For the first time since 2019, the Corporate Legal Operations Consortium (CLOC) Global Institute (CGI) returned in person to the Bellagio in Las Vegas. And what a time it was! Despite the pandemic, CLOC and CGI are both bigger than ever – CLOC’s membership now tops 4,000, CGI attendance was over 2,000, its largest yet on record, and there were over 100 exhibitors.
It was awesome to reconnect with old friends and meet new ones, and to participate in the abundant educational sessions and networking opportunities. If you were there, we hope you had a chance to stop by HBR’s booth and get your flip flops or to Mingle with us and The King! If you missed CGI, or if you were there but your memory is foggy (no judgment here), following are a few of our key takeaways.
There’s momentum for change, but we must take risks.
At the opening session, CLOC leaders emphasized the momentum for change, accelerated by the pandemic. As CLOC president Mike Haven said, “this is an extraordinary moment of possibility.” But to achieve what’s possible, legal ops leaders must take risks and be willing to fail, themes that permeated the conference. CLOC itself took some risks in its programming: keynote presentations from Dear World and street artist Erik Wahl on The Art of Vision® encouraged CLOC members to get out of their comfort zones in telling their personal stories and conveyed the messages that “imagination is almost more important than knowledge” and “sometimes it pays to take risks."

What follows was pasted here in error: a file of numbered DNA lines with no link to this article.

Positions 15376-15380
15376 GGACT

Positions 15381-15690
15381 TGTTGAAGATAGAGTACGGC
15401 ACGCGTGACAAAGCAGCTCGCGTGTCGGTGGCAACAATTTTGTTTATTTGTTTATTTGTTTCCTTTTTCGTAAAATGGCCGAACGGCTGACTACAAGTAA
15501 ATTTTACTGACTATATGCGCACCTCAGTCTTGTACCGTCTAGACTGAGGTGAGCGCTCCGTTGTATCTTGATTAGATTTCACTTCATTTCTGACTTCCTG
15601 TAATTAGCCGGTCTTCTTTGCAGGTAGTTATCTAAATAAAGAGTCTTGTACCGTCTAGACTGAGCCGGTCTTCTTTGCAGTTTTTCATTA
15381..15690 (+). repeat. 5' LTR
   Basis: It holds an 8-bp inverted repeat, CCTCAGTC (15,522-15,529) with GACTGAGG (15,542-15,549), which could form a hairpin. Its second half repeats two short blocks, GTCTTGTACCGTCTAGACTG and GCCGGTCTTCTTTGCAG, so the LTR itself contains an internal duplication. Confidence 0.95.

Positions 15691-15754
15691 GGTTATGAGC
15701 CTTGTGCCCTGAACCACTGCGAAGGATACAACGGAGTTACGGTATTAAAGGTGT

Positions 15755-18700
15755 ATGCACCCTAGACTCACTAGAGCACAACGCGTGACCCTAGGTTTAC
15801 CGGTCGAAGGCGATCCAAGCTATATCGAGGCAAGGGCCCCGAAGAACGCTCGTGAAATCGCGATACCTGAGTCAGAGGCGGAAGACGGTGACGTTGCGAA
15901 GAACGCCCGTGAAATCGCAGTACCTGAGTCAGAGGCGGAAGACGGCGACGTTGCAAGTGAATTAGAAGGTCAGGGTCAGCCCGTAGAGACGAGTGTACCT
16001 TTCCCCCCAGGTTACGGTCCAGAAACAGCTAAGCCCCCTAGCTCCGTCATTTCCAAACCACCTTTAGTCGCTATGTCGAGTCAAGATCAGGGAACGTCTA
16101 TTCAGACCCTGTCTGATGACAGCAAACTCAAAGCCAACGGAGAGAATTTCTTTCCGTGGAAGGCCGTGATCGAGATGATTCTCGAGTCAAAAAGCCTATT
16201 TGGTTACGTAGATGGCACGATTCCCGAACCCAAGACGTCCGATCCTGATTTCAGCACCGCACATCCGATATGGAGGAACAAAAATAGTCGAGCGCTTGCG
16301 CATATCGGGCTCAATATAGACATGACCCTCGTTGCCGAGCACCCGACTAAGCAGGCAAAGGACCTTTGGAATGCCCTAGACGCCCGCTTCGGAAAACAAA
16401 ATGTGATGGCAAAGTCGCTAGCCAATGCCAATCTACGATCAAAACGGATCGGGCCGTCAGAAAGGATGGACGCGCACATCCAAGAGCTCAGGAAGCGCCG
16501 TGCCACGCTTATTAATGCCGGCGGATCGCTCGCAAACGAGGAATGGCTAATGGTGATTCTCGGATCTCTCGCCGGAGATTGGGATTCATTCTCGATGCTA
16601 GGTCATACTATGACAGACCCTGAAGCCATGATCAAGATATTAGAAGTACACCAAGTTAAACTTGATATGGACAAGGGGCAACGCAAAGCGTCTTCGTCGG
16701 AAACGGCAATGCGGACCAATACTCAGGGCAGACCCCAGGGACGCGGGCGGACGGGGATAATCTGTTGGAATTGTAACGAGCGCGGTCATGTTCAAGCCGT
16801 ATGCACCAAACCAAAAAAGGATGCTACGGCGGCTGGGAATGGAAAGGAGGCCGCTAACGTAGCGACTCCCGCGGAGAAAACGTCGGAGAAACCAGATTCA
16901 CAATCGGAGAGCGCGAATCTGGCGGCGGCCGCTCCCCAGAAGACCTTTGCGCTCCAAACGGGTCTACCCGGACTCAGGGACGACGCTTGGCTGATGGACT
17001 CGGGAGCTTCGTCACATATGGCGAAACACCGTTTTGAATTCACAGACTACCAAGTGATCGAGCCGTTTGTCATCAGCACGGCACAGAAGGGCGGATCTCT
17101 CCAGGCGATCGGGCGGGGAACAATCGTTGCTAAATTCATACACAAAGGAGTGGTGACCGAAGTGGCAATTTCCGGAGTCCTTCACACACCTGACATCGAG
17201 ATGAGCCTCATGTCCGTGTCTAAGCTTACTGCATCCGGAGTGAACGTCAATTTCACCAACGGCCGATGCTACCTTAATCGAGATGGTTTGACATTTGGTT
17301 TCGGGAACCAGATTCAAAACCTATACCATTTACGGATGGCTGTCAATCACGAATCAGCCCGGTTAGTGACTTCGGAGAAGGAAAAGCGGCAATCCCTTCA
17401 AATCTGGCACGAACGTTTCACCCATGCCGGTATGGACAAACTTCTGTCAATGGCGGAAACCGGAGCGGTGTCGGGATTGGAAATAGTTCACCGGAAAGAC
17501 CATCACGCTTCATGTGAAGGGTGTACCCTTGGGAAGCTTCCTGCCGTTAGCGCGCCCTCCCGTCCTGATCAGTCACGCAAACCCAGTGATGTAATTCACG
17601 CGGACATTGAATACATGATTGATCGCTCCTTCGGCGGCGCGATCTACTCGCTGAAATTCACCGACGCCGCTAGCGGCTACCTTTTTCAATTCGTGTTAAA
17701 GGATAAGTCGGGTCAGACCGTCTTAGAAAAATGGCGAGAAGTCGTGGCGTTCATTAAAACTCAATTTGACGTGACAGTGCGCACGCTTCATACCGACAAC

The legal ops career path is evolving.
Recognizing that there is no longer a single career path as the legal ops profession has expanded, CLOC added “Career Center” programming this year, covering personal development topics such as personal branding, leveraging social media, and better brain health. Also new this year were self-care features such as a “Mindfulness Lounge.”
Diversity is top of mind for many.
There were multiple sessions focused on some aspect of diversity. Managing director Marc Allen joined Nathan Miller from Gilead Sciences’ award-winning legal ops team to present “Automate Diversity Tracking and Performance Reviews with Legal Tech,” and the diversity aspect of the presentation definitely garnered the most questions. Law departments struggle to capture information in light of various privacy rules, while law firms are challenged by multiple clients’ inconsistent reporting requirements. “It’s clear that law departments have a strong desire to incorporate the diversity of law firm staffing on their matters into their outside counsel scorecards, but many are still struggling to do that in a simple and consistent way. The good news is that they don’t have to start from scratch, and the use of the right workflow tool, in conjunction with a business intelligence platform, can reduced a lot of the friction related to the data collection, aggregation, and dashboarding.” Marc observed.
Law departments have ever-increasing tech options, highlighting the need for user adoption and streamlined reporting.
The abundance of tech vendors at CGI made it clear that there’s been no slowdown in the pace of growth in technology platforms available to corporate law departments. Managing director Scott Springer noted, “several of the historically law firm-focused vendors have started to turn their attention to the corporation as a means to continue their growth.” As law departments build their tech stacks, user adoption remains a challenge, however. Springer noted that old habits are hard to break, and law departments should not only extensively train users, but also monitor utilization of tech applications over the long term to ensure the tech sticks. Additionally, as law departments acquire a range of tech solutions, a consolidated data strategy is critical, as was evident from several educational sessions. Departments should be able to bring together data from multiple sources to automate and streamline the reporting process and give lawyers and legal ops professionals data to make better decisions.